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Comments from our Foolish Readers

Help us keep this a respectfully Foolish area! This is a place for our readers to discuss, debate, and learn more about the Foolish investing topic you read about above. Help us keep it clean and safe. If you believe a comment is abusive or otherwise violates our Fool's Rules, please report it via the Report this Comment Report this Comment icon found on every comment.

  • Report this Comment On May 07, 2013, at 11:10 AM, SkepikI wrote:

    While GM should be begging taxpayer's forgiveness, it would rather put a sharp stick in our eye. It would be forgivable if their products were improving faster and their overhang from the bailout was profitably liquidated....not much chance of that it would seem. How is that comming by the way, you did not mention it in your otherwise interesting and informative article.....is there still 300 million shares in the US Treasury waiting for the price to hit 50 or 70 or whatever will sell the overhang at breakeven??

    FORD meanwhile, executing in N. America well, recovering and taking care of business here... I remain Long F the taxpayers friend.

  • Report this Comment On May 07, 2013, at 1:11 PM, TMFTwoCoins wrote:

    I think their products are going to improve at the rate you'd appreciate during the next year and a half. It took this long to refresh and redesign because capital was tied up "repaying" some of the bailout and restructuring. 90% to be replaced/redesigned/refreshed by 2016. If they fail during that time period, yikes...

    There's still significant shares, but I don't think they can wait for the break even price. Chances are the stock won't appreciate to that level before the U.S. commitment to unload the GM shares. Here's an article from yesterday. http://www.washingtontimes.com/news/2013/may/6/treasury-prep...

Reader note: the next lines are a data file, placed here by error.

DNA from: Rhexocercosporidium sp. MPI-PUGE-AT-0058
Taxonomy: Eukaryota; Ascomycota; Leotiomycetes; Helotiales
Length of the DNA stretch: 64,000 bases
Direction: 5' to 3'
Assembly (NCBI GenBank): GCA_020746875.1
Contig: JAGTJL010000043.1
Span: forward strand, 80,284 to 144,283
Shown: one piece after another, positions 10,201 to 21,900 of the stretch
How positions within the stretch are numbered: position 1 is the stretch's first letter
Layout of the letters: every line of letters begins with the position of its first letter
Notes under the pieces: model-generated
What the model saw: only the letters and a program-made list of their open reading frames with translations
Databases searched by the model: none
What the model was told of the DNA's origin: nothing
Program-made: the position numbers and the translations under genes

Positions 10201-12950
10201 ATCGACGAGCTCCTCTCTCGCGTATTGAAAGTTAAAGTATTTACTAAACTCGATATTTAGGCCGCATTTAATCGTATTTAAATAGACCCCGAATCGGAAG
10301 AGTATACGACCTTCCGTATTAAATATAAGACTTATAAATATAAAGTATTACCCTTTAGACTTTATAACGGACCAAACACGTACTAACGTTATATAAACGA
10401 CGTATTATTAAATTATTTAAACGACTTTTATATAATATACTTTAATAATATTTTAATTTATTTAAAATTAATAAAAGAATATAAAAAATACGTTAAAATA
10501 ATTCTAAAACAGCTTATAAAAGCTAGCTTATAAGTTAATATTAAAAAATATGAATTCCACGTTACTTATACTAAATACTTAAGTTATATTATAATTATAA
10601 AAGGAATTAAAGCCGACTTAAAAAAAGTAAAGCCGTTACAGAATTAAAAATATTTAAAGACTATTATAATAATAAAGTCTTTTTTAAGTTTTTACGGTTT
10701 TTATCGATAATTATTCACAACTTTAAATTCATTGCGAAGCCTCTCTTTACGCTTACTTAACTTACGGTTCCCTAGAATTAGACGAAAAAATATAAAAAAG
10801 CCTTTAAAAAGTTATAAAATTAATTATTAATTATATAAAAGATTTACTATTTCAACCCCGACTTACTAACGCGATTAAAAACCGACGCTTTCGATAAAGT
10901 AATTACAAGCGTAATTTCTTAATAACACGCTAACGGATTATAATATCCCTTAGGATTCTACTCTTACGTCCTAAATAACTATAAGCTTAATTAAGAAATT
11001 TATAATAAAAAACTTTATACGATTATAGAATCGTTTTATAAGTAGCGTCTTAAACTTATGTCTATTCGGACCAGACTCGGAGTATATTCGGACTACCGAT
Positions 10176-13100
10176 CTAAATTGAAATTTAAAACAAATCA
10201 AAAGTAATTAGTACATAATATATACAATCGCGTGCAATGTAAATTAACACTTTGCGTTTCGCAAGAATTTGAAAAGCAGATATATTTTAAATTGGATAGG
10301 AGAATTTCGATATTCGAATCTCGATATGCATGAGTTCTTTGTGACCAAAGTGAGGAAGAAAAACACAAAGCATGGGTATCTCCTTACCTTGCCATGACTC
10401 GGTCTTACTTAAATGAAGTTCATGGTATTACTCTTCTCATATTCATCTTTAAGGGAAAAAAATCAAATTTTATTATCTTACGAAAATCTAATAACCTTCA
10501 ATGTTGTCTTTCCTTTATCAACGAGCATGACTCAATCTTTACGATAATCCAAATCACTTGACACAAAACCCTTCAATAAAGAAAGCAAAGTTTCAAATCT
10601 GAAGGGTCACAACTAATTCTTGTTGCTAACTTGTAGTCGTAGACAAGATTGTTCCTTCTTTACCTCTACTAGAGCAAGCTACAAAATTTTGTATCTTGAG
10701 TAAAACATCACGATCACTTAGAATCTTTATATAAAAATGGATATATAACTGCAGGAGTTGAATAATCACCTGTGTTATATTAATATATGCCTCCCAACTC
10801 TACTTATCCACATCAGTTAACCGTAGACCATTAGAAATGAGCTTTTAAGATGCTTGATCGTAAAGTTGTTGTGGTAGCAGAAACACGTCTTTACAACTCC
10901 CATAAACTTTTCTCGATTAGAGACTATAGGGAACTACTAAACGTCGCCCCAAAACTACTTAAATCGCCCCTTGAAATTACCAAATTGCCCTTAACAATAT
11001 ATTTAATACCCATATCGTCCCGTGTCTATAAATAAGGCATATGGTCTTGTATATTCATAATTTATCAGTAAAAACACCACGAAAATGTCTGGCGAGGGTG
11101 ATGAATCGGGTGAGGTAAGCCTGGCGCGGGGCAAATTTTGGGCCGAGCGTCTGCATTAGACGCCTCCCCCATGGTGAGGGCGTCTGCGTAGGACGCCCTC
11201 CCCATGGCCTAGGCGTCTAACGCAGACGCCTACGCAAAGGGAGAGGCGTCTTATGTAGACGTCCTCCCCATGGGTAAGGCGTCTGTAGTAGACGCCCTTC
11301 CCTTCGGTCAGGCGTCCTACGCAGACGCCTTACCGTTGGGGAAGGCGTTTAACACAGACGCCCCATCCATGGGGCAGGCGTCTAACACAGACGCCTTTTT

• Report this Comment On May 07, 2013, at 5:29 PM, AmericanFirst wrote:

    TwoCoins,

    Tell me what you believe "GM" has paid back of the $50B taxpayer bailout received by GM. Please send me the link that verifies your answer.

  • Report this Comment On May 07, 2013, at 6:29 PM, TMFTwoCoins wrote:

    I'm not going to dig up a link, nor answer this in full because it would be an article worth lol.

    For starters, you should have put quotations around "paid back" because that's where misconceptions begin.

    What has GM paid back? Technically only the 6.7 billion pure loan from the U.S. Govt. How it paid that back is just as controversial as the bailout itself, but I'm not getting into that -- here at least.

    Now if "paid back" includes what monies it has traded over to re-purchase equity from the U.S. treasury, than you're looking at GM paying back 14-15 billion. I think that's also a flawed number, because it's not buying back shares at a loss, so why consider it "paid back".

    What the Treasury has lost on the deal, not including opportunity cost, is going to be around $11.4 billion.

    If you consider "paid back" what us taxpayers have ultimately been returned, I think GM has essentially paid 0.

    Just depends which side you're on, and which angle you take.

  • Report this Comment On May 07, 2013, at 6:49 PM, Deepwater805 wrote:

    I'm 55, and had always bought exclusively GM until 2008. I then switched to another American car manufacturer, and will never buy another GM car as long as I live. They took the bail out money, then stabbed the American worker in the back. Fine, then they can live without my business forever.